Stab vest

A stab vest or stab proof vest is a reinforced piece of body armor, worn under or over other items of clothing, which is designed to resist knife attacks to the chest, back and sides. Stab vests are different from bulletproof vests, most of which offer protection against firearms but afford little against stabbing with sharp-tipped objects such as knives; most stab vests afford less protection against bullets, particularly those of high caliber, but are designed to prevent serious injury by prohibiting knife penetration beyond a few millimeters. Stab vests are also needle and slash proof.


"Ice pick" tests

In the mid-1980s the state of California Department of Corrections issued a requirement for a body armor using a commercial ice pick as the test penetrator. The test method attempted to simulate the capacity of a human attacker to deliver impact energy with their upper body. As was later shown, this test overstated the capacity of human attackers. The test used a drop mass or sabot that carried the ice pick. Using gravitational force, the height of the drop mass above the vest was proportional to the impact energy. This test specified 109 joules (81 ft¬∑lbf) of energy and a 7.3 kg (16 lb) drop mass with a drop height of 153 cm (60 in) and an ice pick with a 4 mm (0.16 in) diameter with a sharp tip with a 5.4 m/s (17 ft/s) terminal velocity in the test. The California standard did not include knife or cutting edge weapons in the test protocol. In this early phase only titanium and steel plate offerings were successful in addressing this requirement.

These textile materials do not have equal performance with cutting-edge threats and these certifications were only with ice picks and were not tested with knives.

United Kingdom

The Police Scientific Development Branch (PSDB) work studied what kind of weapons are commonly used in stabbing attacks and what levels of impact energy fit young men are capable of generating during an attack. The study resulted in minimum performance ratings for armor used in the UK, as defined under PSDB publication 6/99. The PSDB standard was replaced in 2007 with the current Home Office Scientific Development Branch (HOSDB) publication No. 39/07/C which governs stab resistant body armor performance in the UK. This updated standard introduced a more stringent testing procedure with more drops than the previous standard plus the introduction of the P1/B Blade which is found to be more aggressive that the older P1/A Blade.[1]

In the UK there are no standalone ratings for spike resistance. For stab resistant armor to carry a spike resistance (SP) rating in the UK, it must first pass minimum knife resistance (KR) performance tests.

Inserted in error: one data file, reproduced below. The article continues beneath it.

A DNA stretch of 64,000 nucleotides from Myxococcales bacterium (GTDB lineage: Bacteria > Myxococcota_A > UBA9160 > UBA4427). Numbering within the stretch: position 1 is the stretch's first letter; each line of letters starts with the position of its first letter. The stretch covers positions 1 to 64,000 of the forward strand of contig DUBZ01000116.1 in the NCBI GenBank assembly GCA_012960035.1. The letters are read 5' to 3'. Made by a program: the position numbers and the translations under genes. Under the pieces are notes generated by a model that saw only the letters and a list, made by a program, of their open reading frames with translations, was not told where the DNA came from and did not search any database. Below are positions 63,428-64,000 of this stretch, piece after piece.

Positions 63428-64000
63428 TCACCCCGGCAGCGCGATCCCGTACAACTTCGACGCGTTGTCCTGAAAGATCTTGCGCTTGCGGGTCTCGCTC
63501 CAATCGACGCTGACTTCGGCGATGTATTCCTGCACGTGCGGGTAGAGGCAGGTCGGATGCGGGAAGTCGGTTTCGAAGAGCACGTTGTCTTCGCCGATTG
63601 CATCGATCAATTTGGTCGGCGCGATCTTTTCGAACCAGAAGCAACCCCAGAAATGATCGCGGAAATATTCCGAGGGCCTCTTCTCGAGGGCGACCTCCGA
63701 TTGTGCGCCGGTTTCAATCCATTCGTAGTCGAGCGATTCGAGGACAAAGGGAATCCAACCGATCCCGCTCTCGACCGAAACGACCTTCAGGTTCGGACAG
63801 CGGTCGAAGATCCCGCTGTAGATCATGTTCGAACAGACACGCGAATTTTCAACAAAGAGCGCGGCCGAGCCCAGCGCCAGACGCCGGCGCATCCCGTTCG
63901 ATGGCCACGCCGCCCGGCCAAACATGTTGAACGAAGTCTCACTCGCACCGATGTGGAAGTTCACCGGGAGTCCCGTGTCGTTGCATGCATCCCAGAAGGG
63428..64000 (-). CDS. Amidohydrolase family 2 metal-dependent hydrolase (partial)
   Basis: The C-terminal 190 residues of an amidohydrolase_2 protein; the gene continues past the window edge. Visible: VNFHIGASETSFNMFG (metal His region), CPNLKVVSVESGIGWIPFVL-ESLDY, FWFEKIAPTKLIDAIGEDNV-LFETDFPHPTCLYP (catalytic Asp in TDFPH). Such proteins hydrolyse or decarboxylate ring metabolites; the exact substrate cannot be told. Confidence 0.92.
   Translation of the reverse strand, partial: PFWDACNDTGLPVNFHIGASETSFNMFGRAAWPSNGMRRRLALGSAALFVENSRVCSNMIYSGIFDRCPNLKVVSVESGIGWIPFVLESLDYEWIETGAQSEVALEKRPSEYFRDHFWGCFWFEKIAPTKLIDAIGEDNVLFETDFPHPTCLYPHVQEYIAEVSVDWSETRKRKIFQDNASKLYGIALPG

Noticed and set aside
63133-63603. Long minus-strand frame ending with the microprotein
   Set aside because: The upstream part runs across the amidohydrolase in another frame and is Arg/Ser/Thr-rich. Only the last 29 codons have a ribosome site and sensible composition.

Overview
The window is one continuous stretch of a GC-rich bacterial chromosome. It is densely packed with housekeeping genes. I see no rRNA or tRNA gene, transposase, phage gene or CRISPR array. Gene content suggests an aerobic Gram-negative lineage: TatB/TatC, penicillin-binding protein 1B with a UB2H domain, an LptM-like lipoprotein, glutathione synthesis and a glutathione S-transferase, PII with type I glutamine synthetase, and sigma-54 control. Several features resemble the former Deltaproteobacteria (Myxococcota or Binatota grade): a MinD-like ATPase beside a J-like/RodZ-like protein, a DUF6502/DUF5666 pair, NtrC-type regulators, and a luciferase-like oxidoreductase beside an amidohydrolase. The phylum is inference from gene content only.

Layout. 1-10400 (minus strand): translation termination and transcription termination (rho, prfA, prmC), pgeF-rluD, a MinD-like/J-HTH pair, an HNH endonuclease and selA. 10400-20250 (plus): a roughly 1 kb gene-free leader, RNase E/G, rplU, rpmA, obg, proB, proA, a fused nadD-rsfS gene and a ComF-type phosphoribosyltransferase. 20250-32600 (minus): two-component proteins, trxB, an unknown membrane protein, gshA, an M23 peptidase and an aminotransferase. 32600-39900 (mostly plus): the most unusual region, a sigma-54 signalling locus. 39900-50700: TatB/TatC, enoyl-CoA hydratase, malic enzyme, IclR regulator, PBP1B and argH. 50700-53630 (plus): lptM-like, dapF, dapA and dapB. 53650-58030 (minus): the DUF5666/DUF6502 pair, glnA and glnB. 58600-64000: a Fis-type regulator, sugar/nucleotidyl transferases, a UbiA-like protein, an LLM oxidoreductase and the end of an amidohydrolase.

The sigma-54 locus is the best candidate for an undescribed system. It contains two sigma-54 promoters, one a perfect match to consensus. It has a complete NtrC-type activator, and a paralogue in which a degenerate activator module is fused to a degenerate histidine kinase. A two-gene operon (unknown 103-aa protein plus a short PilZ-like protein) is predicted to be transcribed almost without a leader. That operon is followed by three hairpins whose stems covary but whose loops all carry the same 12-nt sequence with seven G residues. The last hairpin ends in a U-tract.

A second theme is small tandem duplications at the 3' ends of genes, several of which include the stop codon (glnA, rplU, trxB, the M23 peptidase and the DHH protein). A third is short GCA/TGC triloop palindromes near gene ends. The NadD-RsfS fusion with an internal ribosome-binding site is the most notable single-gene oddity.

United States

In the US, the National Institute of Justice (NIJ) has established a stab-resistant body armor test standard (NIJ STD 0115.00), based on the work in the UK, which defines two threat types: spike and edged blade.

Manufacturers of body armor can voluntarily submit armor models for compliance testing through the National Law Enforcement and Corrections Technology Center in Rockville, Maryland. Through the program, manufacturers certify that their armor will defeat the specified threat at one of three threat levels. Threat levels 1, 2 and 3 are based on impact energies of 24, 33 and 43 joules respectively.


Stab proof vests are standard issue to police officers in both the United Kingdom and New Zealand.[2] They are also commonly worn by paramedics, security staff, traffic wardens, environmental wardens, customs officers, immigration officers, bailiffs, cash in transit officers, door supervisors/bouncers, or anyone who else may be under threat.

In countries with greater firearms ownership, such as the United States and Canada, police are more likely to wear bullet-resistant vests, but dual-purpose armor plates that protect against both stab and firearms attacks are fairly widely available for police and security applications.

See also


  1. "HOSDB Body Armour Standards for UK Police (2007), Part 3: Knife and Spike Resistance 39-07-C", The Home Office
  2. Broun, Britton (10 July 2010). "Hot and bothersome but vests save lives". Retrieved 29 January 2018.

This article incorporates work from, which is in the public domain as it is a work of the United States Military.

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